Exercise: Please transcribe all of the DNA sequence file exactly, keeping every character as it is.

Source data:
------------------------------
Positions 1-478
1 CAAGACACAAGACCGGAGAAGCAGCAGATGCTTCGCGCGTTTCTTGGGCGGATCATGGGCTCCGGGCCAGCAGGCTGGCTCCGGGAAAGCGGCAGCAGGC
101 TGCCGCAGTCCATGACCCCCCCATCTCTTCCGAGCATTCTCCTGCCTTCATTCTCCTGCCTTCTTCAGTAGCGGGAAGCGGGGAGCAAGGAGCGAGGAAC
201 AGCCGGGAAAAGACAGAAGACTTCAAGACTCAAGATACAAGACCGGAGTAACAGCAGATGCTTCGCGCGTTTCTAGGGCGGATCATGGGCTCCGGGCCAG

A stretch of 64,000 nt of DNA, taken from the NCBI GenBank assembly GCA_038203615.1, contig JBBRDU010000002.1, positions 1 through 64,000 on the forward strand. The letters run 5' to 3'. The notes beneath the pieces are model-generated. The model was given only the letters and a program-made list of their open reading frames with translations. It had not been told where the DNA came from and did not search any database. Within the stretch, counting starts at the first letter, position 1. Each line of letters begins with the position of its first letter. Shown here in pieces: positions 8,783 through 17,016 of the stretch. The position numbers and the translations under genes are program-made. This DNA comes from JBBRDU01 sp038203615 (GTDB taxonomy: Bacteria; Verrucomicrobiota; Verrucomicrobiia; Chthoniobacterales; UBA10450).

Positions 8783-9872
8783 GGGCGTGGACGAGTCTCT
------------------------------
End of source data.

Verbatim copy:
Positions 1-478
1 CAAGACACAAGACCGGAGAAGCAGCAGATGCTTCGCGCGTTTCTTGGGCGGATCATGGGCTCCGGGCCAGCAGGCTGGCTCCGGGAAAGCGGCAGCAGGC
101 TGCCGCAGTCCATGACCCCCCCATCTCTTCCGAGCATTCTCCTGCCTTCATTCTCCTGCCTTCTTCAGTAGCGGGAAGCGGGGAGCAAGGAGCGAGGAAC
201 AGCCGGGAAAAGACAGAAGACTTCAAGACTCAAGATACAAGACCGGAGTAACAGCAGATGCTTCGCGCGTTTCTAGGGCGGATCATGGGCTCCGGGCCAG

A stretch of 64,000 nt of DNA, taken from the NCBI GenBank assembly GCA_038203615.1, contig JBBRDU010000002.1, positions 1 through 64,000 on the forward strand. The letters run 5' to 3'. The notes beneath the pieces are model-generated. The model was given only the letters and a program-made list of their open reading frames with translations. It had not been told where the DNA came from and did not search any database. Within the stretch, counting starts at the first letter, position 1. Each line of letters begins with the position of its first letter. Shown here in pieces: positions 8,783 through 17,016 of the stretch. The position numbers and the translations under genes are program-made. This DNA comes from JBBRDU01 sp038203615 (GTDB taxonomy: Bacteria; Verrucomicrobiota; Verrucomicrobiia; Chthoniobacterales; UBA10450).

Positions 8783-9872
8783 GGGCGTGGACGAGTCTCT